Lavrov: Return to situation before JCPOA impossible

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Russian Foreign Minister Sergei Lavrov said return to a situation, which was before the signing of the Joint Comprehensive Plan of Action (JCPOA), is impossible, adding “There can be no talk on the renewal of the UN Security Council’s sanctions.”

Russia does not believe that the UN Security Council could renew sanctions against Tehran, which had been in place until the Iran nuclear deal was signed, Lavrov told the Moscow Nonproliferation Conference on Friday, TASS reported.

Russia’s top diplomat stressed that only the International Atomic Energy Agency (IAEA), as the only UN body in charge of carrying out regular checks in Iran, can confirm that they meet all their commitments. Lavrov voiced hope that “together we will manage to preserve and fulfill the potential of the plan of action.”

Breaking up the Iran nuclear deal would jeopardize global security, including the situation on the Korean Peninsula, he said.

“Any attempts to start such talks [to break up the Iran nuclear deal] may bury this important agreement in the sphere of strategic stability and nuclear non-proliferation,” Lavrov said.

According to the top Russian official, any changes to the Iran deal would require the approval of all member states, including Iran. The agreement was reached between Tehran and the P5+1 group – five permanent members of the UN Security Council as well as Germany.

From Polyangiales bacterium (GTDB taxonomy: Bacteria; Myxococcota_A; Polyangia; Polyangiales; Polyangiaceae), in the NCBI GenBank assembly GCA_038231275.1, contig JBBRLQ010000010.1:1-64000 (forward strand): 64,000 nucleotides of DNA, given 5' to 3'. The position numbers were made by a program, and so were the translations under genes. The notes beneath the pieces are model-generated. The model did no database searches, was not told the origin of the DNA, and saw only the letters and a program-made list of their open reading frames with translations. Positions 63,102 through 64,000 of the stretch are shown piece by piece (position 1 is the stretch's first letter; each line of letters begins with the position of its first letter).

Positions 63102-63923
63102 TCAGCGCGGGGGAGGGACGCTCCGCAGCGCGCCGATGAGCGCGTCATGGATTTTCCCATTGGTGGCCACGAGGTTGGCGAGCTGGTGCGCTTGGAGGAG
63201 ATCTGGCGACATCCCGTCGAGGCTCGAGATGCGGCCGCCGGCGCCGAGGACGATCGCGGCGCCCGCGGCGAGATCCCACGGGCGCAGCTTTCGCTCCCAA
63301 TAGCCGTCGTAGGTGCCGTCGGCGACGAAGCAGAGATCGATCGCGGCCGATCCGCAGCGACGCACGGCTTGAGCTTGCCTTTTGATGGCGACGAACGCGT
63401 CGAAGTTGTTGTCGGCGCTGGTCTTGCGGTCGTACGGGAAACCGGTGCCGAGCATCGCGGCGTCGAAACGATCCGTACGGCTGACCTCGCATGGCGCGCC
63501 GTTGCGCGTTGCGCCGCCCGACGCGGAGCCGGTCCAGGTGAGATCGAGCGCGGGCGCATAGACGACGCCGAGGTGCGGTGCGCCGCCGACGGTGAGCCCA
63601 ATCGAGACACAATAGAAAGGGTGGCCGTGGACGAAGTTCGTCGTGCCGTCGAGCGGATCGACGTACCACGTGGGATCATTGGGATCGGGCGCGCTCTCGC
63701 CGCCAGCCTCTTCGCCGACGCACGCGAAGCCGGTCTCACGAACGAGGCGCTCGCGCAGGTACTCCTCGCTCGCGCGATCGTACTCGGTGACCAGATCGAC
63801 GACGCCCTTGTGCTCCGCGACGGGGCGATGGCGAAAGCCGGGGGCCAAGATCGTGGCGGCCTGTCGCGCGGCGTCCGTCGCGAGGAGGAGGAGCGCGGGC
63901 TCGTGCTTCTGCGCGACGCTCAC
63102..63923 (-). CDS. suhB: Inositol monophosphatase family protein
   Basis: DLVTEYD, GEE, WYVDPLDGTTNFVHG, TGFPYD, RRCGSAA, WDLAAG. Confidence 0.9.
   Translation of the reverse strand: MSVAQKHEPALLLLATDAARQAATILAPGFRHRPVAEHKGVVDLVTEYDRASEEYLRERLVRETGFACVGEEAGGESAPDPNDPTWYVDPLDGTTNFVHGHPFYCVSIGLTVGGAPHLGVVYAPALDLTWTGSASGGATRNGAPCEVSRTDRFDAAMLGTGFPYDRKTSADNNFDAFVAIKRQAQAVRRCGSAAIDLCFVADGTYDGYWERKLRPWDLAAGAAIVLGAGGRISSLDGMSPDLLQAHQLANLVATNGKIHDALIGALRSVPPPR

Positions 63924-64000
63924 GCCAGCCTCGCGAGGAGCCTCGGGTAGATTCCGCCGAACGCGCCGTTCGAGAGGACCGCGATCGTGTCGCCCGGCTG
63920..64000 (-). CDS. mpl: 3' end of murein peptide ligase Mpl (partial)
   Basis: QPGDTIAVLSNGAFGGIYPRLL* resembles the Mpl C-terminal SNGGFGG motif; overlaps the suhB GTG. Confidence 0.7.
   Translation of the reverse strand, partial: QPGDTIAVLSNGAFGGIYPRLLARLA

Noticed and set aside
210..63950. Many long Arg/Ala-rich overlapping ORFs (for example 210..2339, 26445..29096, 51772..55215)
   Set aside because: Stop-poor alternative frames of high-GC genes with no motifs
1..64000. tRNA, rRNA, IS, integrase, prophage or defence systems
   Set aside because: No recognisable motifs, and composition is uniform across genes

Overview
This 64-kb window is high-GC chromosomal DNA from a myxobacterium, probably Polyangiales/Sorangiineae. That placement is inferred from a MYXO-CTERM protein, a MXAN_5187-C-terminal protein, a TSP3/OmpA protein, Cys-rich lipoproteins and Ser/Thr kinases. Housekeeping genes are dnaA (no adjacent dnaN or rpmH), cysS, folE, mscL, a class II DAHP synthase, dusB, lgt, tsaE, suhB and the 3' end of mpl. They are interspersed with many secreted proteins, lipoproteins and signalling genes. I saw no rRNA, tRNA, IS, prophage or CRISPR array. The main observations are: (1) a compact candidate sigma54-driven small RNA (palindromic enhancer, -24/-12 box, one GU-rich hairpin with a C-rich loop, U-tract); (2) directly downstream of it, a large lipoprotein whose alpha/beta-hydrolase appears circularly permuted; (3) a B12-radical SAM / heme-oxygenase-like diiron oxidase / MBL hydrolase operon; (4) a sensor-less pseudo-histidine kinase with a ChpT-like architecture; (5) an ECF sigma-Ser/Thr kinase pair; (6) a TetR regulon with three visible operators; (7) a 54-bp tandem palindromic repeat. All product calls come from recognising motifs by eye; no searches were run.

Iranian Deputy Foreign Minister Abbas Araqchi told journalists in Moscow on Friday that Tehran would not withdraw from the nuclear deal before any other party, RT reported.

“We won’t be the first [to] withdraw from the deal… We will be committed to our obligations. We will not be the first to violate the agreement,” said Araqchi, adding that Iran would “react” to those who quit the agreement.

Iran does not believe that any additional inspections on Iranian nuclear sites are necessary, the minister said. There is no need to change or add any chapters into the JCPOA, he stated.

“The deal, as well as its protocols, was clear in terms of checks and monitoring [of Iran’s nuclear sites]; all measures were agreed upon,” he added.

Last week, Trump refused to certify Iran’s compliance with the terms of the nuclear accord under a domestic American law, kicking a decision to Congress over whether to restore sanctions against Iran.

He also threatened to “terminate” the JCPOA if he could not “reach a solution working with Congress and our allies” to change it.

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